The online manifestation of our collective cultural memory can give us a few clues to who we see as central figures.

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Who are the people at the center of history and our world today? What does the cast of actors look like, how do they connect, and how do the leads vary country to country, culture to culture?

Narrative history would provide us with one set of answers. Probably any list would include a smattering of American presidents, great rulers from kingdoms and empires of the past, and certainly a few religious leaders such as Jesus and Mohammed.

But another way to answer the question would be to plumb the connections of Wikipedia, a sort of global memory bank of significant people and events. This approach -- quantitative, present-biased -- reveals not just lists but rankings, and because those rankings are so neat, orderly, and numeric, we can also compare the across cultures, which is what a group of researchers at the Barcelona Media Foundation has done.

First place to start, who are the most linked-to people in the English Wikipedia? The top 10:

1. George W. Bush
2. Barack Obama
3. Bill Clinton
4. Ronald Reagan
5. Adolf Hitler
6. Richard Nixon
7. William Shakespeare
8. John F. Kennedy
9. Franklin D. Roosevelt
10. Lyndon B. Johnson

Lots of presidents. All men. The first woman, Elizabeth 11 comes in at number 23, beating Jesus at number 24. Hillary Clinton is at spot number 25.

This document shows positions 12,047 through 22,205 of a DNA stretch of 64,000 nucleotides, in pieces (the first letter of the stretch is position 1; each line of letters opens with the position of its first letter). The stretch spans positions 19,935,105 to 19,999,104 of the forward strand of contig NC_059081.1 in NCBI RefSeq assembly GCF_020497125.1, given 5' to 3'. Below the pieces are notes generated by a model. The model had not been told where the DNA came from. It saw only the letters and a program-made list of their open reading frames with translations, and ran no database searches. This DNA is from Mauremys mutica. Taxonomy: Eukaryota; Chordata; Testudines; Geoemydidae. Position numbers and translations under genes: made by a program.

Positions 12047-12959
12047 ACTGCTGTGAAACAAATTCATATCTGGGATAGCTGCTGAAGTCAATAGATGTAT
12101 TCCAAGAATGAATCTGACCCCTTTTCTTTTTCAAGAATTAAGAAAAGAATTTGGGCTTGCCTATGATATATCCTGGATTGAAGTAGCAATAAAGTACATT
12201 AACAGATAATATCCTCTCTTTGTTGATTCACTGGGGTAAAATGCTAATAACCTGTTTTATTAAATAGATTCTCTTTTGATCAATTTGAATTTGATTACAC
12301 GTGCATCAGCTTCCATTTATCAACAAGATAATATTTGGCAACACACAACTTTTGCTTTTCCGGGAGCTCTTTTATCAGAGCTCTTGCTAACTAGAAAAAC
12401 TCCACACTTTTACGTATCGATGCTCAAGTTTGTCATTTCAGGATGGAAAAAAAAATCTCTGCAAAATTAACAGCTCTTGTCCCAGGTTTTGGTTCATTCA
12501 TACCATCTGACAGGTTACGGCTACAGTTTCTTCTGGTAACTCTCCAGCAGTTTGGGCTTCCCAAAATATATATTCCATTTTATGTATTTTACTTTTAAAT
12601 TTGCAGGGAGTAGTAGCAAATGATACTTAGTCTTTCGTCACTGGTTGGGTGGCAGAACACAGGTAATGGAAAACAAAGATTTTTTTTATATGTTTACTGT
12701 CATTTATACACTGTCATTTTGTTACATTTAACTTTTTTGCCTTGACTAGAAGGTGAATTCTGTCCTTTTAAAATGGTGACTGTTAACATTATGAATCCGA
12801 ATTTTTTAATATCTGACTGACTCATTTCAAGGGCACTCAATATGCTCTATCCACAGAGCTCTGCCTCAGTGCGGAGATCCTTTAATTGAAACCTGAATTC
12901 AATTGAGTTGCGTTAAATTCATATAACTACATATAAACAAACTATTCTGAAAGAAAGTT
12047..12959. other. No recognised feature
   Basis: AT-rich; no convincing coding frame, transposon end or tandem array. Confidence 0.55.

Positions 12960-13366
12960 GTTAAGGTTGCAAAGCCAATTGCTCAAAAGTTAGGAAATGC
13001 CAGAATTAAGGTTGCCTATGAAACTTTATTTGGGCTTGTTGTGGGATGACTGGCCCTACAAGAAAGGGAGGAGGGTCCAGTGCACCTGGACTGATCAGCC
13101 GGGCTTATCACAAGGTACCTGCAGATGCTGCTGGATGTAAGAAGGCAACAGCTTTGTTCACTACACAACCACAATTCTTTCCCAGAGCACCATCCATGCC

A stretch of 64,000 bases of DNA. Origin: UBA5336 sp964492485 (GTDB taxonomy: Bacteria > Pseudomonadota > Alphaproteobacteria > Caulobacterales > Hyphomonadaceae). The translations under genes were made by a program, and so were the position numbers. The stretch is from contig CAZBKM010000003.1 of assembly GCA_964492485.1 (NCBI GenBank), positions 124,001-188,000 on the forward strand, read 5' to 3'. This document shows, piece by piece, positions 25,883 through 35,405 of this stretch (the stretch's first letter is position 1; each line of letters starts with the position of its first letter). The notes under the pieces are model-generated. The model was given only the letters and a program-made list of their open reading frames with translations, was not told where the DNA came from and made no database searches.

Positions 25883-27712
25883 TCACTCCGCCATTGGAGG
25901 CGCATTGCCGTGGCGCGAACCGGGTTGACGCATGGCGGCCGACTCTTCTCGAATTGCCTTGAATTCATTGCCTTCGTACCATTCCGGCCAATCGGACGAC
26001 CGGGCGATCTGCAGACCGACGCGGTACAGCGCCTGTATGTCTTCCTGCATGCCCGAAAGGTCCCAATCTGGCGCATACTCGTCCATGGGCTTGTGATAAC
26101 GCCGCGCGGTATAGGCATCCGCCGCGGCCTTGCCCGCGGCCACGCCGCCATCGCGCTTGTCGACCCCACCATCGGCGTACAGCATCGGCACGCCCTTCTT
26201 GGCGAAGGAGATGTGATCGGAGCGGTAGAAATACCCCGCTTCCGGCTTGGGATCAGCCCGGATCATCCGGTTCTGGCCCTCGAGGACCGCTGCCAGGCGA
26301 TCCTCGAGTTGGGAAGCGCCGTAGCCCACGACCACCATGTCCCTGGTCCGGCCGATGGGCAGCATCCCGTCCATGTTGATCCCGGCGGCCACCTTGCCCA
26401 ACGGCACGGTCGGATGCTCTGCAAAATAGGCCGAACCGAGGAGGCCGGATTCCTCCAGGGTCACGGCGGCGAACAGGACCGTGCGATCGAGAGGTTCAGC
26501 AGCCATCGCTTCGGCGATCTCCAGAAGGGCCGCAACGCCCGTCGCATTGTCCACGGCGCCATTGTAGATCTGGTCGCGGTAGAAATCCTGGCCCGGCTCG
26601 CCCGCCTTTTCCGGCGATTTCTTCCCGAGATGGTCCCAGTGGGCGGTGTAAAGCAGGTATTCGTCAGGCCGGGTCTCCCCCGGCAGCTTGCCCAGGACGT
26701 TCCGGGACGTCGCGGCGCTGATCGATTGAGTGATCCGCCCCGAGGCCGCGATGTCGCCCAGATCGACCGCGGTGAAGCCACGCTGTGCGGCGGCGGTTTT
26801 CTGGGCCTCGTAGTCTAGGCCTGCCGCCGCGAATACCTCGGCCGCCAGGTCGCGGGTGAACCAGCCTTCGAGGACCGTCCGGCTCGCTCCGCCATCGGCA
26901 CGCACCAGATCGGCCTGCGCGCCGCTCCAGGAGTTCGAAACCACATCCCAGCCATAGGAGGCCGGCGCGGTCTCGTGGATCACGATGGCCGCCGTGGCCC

But Wikipedia offers other ways of measuring a person's historical importance, one of the most interesting being a persons "betweenness" as the researchers call it, "the fraction of shortest paths between other pairs of nodes passing through a given node," meaning, how much they connect other people. By this measure, the 10 most central people in English Wikipedia are:

1. George W. Bush
2. Ronald Reagan
3. Adolf Hitler
4. Bill Clinton
5. John F. Kennedy
6. Elizabeth II
7. Richard Nixon
8. Barack Obama
9. Jimmy Carter
10. Winston Churchill

Such lists of course capture a cultural opinion as it is manifested in Wikipedia's pages, and, as such, they will vary culture to culture. Does George Bush retain his prime place internationally? Not so much. Of the 15 language versions the authors analyzed, Bush is the #1 most in-between person only in English and, for some reason, Sweden. Hitler, meanwhile, takes the top spot in four languages: German (no surprise), French, Japan, and Catalan. (The authors say that the results may contain a Anglo-Saxon bias, since they created their list of "nodes" from a dataset of links to 296,511 English articles, but it's unlikely that a person of such prominence in any of the other 14 language editions would have made zero appearances in the English set.) Here's a complete picture of the top five nodes in terms of "betweenness" for the 15 editions:


The authors describe this picture:

For many languages we find ... that the top ranked persons reflect country specific issues. Thus, for example, Pope John Paul II is only present in the top five list of the Italian and Polish Wikipedia, two countries which have a special tie with this figure. In the English Wikipedia we find that most central figures are former US presidents, while the Spanish-speaking Wikipedia community makrs out Latin American revolutionaries. ... The Japanese Wikipedia is the only one that cites the Japanese author Mishima [in the top five].

In a way, the findings illustrate in an empirical way a distinction helpful for thinking about what truth means across cultural and national boundaries. Pope John Paul II is the "same" person wherever you're viewing him from -- he was the pope. But what that means -- who he is in a fuller sense, beyond his job and details of his biograph -- that's something we see in the context of where he sits among the links.